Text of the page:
Welcome To Badlands Journal

Memoirs of a combat biologist

This is an excellent review of a book on a very important topic. How government resource agency biologists choose to look at their work -- as conservation vocation or as agency career -- does determine, daily, how the war to conserve and protect the environment and the laws enacted to conserve and protect it is conducted.

Who does the Pomboza think it is, anyway?

Given the money at stake, it's highly suspicious that U.S. Reps. Richard Pombo, R-Tracy, and Dennis Cardoza, D-Merced, and other lawmakers are urging FEMA to delay the release of preliminary maps. FEMA had planned to release the maps in October, weeks before the November election. -- Sacramento Bee editorial, July 2, 2006
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Saving the edges of the Central Valley

Throughout the borders of the Central Valley where cattle graze, although the great fields of vernal pools in pasturelands are being illegally taken, individuals and groups are finding positive ways to work together to try to stop the destruction of this unique ecology, home to a number of endangered and threatened species, essential for groundwater storage, open space that does not contribute to air pollution, and productive cattle land.

We include a several pieces:

"Easy on the land," by Glen Martin, San Francisco Chronicle, July 2, 2006;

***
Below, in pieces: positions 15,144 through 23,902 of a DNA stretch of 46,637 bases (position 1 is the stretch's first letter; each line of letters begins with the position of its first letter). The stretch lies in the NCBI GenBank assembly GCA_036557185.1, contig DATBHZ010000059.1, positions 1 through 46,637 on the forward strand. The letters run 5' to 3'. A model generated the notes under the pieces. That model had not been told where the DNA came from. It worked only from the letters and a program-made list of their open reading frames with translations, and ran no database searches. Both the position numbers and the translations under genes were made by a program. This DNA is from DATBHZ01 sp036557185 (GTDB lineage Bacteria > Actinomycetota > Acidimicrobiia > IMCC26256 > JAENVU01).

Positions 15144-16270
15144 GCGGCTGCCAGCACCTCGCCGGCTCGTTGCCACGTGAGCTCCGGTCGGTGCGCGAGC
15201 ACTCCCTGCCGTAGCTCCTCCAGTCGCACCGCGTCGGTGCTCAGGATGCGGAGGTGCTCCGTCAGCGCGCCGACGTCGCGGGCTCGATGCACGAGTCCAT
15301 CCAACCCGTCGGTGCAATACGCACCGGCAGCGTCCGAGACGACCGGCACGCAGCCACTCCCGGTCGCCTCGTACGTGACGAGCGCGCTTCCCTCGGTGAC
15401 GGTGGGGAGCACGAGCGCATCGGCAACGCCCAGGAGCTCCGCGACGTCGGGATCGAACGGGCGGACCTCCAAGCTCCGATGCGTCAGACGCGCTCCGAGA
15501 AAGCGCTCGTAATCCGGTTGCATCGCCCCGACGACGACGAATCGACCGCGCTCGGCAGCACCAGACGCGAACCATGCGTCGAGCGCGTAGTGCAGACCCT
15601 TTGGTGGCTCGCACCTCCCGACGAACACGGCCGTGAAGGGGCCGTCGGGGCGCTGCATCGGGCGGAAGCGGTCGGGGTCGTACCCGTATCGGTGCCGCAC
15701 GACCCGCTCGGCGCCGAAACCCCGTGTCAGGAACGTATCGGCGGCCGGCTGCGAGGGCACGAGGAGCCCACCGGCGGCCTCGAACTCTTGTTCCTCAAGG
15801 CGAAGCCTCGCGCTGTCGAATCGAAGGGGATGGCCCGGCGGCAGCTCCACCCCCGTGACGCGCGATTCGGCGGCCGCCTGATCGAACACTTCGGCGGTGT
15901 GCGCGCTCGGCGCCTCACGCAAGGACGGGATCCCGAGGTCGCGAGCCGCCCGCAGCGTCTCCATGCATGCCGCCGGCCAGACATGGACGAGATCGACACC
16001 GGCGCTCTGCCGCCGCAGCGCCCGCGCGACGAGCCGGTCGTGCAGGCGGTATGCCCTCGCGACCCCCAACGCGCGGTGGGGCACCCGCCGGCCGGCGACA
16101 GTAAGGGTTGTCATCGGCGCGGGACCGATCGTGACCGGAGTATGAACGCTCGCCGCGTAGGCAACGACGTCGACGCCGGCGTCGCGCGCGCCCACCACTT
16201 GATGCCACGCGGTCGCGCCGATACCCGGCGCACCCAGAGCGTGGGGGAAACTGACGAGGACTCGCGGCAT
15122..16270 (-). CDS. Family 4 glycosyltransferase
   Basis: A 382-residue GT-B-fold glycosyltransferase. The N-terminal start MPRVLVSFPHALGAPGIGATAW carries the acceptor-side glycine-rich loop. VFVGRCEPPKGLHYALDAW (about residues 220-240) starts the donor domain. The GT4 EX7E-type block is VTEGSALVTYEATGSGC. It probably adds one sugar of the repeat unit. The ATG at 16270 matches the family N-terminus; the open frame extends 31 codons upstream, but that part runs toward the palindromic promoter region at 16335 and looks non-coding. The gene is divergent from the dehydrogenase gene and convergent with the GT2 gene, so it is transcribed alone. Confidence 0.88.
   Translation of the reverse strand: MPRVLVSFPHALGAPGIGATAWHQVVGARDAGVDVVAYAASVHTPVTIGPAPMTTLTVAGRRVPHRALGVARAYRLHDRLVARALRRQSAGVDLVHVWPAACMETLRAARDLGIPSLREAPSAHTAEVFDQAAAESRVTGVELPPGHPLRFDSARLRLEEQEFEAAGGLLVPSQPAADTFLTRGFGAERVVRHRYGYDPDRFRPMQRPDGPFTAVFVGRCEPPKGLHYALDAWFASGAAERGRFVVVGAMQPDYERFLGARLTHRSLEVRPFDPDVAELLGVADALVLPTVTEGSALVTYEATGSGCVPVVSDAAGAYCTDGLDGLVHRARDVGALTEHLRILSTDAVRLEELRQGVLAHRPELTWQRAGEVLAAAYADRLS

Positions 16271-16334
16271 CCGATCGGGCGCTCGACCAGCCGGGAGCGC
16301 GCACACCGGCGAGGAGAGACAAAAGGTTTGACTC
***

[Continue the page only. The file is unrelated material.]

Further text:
Friant settlement reached Friday

AP Newsbreak: Deal reached to restore salmon in San Joaquin River

By JULIANA BARBASSA, Associated Press Writer
fresnobee.com-- June 30, 2006, 6:55 p.m.

SAN FRANCISCO (AP) - A settlement was reached Friday in an 18-year-old court battle over how much water should be allowed to flow from a dam on the San Joaquin River to restore the salmon population, attorneys said.

Bravo, Rose Burroughs

When, in the wake of the Katrina disaster in New Orleans, the state Reclamation Board began to take a hard look at building on flood plains along the Sacramento River and the Delta, as it has the authority to do, Gov. Arnold Schwarzenegger fired them all in September 2005.

Nearly a quarter of the governor's campaign financing, about $17.25 million, had come from developers by the time the board began to act to protect the levees and residents alongside them.

Comments on Del Webb Fox Hills

This morning, unsurprisingly, the Merced County Board of Supervisors approved a Del Webb/Pulte Homes new town nestled between I-5 and the San Luis Canal near Los Banos. The project required an amendment of the county's outdated General Plan and, according to testimony, the first cancellation of a Williamson Act contract since 2000, when the board enacted the act.

Letter to the Merced County Board of Supervisors on the General Plan Update process

Lydia Miller
San Joaquin Raptor/Wildlife Rescue Center
P.O. Box 778
Merced, CA 95341

Steve Burke
Protect Our Water (POW)
3105 Yorkshire Lane
Modesto, CA 95350

To: June 20, 2006

Merced County Board of Supervisors Sent via email

Dee Tatum Sent via email
Chief Administrative Officer

Where do "growth" profits go?

I have a dumb question I am proud of. It is so dumb it is worthy of a citizen of the new Appalachia, as the San Joaquin Valley is known in fashionable political circles. None of the smart people in charge of our Merced County growth are talking about this question, at least in public. And if you don't want to live in the shade of a speculative real estate boom, why -- for Land's sake, son, -- you can go straight back to the old Appalachia, at least as far as our fashionable political circles are concerned.

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